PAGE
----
Why was Franco exhumed from the Valley of the Fallen in late 2019? How is it that he was there in the first place? Why did Catalonia erupt suddenly in October 2017? Why don’t you hear so much about the Basque Country anymore? How did Podemos gather momentum so quickly in 2014-15, and why did half of that support vanish five years later? Isn’t it counterintuitive that a Catholic-majority country also has the most LGBT-friendly society in the world?
Understanding the most significant events in recent Spanish politics requires spelling out the unspoken but enduring foundations of the country’s deepest fears and weaknesses, its Achilles' heels. In Greek mythology, an Achilles' heel is a vulnerability that can lead to downfall despite the apparent general strength of the full body. Casla uses this term to define the underlying factors that, while by no means unique, are characteristic of a particular society, delimit what is possible and shape the political debate. They are the primary political frailties without which a country’s politics cannot be properly comprehended.
Koldo Casla is a Lecturer in Law and the Director of the Human Rights Centre Clinic of the University of Essex, UK. Between 2013 and 2019, he worked as a researcher on social rights in Spain and the UK. Between 2011 and 2013, he was the Chief of Staff of Ararteko, the Human Rights Commissioner of the Parliament of the Basque Country, Spain. Casla holds a PhD in European and International Studies from King’s College London, and is the author of Politics of International Human Rights Law Promotion in Western Europe: Order Versus Justice (Routledge, 2019).
1. Spanish Politics Beyond Franco and Catalonia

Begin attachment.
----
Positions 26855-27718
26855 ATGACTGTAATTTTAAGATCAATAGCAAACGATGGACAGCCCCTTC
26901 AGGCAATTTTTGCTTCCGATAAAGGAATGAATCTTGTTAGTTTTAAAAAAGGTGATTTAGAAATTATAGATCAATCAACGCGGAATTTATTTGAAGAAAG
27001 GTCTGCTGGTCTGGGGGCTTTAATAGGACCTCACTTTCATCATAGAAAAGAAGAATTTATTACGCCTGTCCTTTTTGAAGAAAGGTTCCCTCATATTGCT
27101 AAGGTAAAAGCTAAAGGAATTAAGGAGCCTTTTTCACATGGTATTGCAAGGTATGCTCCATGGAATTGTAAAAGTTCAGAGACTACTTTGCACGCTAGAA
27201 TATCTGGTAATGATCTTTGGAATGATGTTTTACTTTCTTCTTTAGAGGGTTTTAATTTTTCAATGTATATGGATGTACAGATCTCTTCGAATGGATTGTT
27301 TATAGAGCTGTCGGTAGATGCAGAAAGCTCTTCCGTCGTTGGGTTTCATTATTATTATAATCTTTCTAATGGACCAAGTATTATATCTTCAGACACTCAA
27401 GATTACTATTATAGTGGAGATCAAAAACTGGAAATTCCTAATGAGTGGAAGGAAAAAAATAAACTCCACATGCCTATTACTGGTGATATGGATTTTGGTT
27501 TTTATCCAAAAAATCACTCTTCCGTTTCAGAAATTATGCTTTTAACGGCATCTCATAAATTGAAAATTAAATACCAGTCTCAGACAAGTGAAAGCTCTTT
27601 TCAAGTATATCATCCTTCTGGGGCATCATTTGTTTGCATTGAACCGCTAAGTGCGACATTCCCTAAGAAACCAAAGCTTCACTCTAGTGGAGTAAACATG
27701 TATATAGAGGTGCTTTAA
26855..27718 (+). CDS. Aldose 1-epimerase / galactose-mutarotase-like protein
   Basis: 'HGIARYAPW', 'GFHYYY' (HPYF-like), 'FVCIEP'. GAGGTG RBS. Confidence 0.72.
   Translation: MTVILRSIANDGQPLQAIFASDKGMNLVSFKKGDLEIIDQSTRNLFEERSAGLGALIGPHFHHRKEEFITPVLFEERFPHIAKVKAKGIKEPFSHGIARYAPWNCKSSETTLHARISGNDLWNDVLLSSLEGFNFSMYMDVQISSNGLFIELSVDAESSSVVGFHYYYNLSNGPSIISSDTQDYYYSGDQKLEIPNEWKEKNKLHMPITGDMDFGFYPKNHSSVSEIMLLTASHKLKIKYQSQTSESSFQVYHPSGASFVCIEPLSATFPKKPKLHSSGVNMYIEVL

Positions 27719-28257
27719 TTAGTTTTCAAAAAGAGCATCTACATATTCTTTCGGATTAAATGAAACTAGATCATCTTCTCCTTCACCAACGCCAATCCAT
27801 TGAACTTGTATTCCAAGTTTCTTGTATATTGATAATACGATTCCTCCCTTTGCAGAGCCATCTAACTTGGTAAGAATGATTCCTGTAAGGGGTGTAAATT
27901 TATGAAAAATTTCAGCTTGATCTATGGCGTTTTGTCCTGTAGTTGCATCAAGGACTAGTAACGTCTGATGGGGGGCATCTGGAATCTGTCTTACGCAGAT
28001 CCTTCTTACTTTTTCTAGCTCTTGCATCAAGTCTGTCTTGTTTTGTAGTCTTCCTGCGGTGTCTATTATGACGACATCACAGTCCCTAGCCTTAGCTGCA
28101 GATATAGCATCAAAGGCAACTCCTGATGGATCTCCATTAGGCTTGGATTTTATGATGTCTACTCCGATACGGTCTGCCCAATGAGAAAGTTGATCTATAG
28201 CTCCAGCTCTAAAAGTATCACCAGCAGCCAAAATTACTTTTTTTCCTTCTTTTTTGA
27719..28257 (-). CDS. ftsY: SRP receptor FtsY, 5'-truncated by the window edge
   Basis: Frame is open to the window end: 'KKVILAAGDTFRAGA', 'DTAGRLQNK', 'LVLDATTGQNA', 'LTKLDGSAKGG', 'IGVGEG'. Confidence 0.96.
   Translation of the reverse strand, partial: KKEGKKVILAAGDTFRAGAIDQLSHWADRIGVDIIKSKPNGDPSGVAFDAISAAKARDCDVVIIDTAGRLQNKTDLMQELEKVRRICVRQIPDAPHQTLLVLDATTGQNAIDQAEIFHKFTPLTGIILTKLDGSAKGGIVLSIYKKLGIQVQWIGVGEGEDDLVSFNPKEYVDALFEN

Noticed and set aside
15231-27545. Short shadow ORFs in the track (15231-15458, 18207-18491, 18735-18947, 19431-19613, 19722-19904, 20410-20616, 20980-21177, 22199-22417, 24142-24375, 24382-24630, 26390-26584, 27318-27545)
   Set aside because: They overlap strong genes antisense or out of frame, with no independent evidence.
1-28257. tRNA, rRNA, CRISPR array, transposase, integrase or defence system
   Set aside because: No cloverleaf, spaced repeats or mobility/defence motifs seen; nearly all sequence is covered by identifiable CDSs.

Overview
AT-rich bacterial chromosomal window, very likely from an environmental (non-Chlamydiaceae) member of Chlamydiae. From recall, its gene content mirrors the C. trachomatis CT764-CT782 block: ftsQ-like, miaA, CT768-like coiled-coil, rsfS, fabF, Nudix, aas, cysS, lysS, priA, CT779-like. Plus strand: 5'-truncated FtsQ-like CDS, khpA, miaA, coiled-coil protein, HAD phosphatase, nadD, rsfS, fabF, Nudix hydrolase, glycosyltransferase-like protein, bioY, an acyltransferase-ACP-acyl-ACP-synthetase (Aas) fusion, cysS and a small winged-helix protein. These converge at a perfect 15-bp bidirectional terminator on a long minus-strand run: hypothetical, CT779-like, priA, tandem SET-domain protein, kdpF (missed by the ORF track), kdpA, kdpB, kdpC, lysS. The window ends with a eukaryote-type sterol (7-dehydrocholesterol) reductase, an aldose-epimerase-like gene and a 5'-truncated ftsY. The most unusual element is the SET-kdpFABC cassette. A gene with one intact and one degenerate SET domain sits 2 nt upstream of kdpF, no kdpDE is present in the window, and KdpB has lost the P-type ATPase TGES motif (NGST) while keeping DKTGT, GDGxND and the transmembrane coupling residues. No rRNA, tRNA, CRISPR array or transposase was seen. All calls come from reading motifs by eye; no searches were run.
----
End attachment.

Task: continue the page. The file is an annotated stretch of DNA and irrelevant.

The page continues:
2. Achilles’ Heels: The Strong Foundations of a Country’s Weaknesses
3. The Territory and the People: How Many Nations?
4. Dealing with the Past: Franco’s Legacy
5. Who Weaves the Social Safety Net?
6. “It’s the Church We Have Lit Upon, Sancho”: Catholicism and Conservative Politics
7. Vulnerabilities Need not be Weaknesses
Koldo Casla has written a sophisticated and well-written account of four historical vulnerabilities. This is a must-read for scholars and students interested in contemporary Spain.
After years of original thinking and careful examination of Spain, Koldo Casla offers an up-to-date, comprehensive and critical view of Spanish politics. Written in a reader-friendly manner, this book will be a reference not only for those interested in Spain, but also for those who care about the traces of the past in contemporary politics in new democracies. I cannot think of a better point of entry to understand contemporary Spanish politics.
In order to understand Spain properly, one must read this book. Its rigorous analysis and the abundant and detailed information about Spain’s recent history are key to make sense of the problems, the good attributes and the deficiencies of the country. What’s truly typical about Spain are, in fact, the four vulnerabilities covered in this book.
In Spain and its Achilles' Heels: The Strong Foundations of a Country’s Weaknesses, Koldo Casla offers in a very challenging way the main flaws of modern democratic Spain. His thoughtful arguments about the role played by historical legacies help to illuminate the challenges of the present.
Combining personal anecdotes with deeper analysis, this book provides an excellent insight into what makes Spanish politics tick. Written in an engaging and highly readable style, it will appeal to a broad audience interested in understanding Spain today.
Koldo Casla provides a deep and convincing analysis of how contemporary Spanish politics has been specially marked by the mismanagement of four weaknesses (or Achilles heels): nationalism, religion, the Francoist past and an immature welfare state. The book is an essential reading for anyone trying to understand Spanish politics today.
With an original and bold approach, Koldo Casla reveals not only the Achilles’ Heels of Spain, but also its Samson’s hair, the light and shadow of the country’s social, economic, political and cultural reality of recent decades. The author presents a first-hand testimony combined with academic rigour, and this delicate balance allows him to paint a sharp and well-focused picture. Koldo Casla’s meticulous, accessible and personal account will be of great value to newcomers to the study of Spanish politics as well as to those already familiar with this one-of-a-kind country.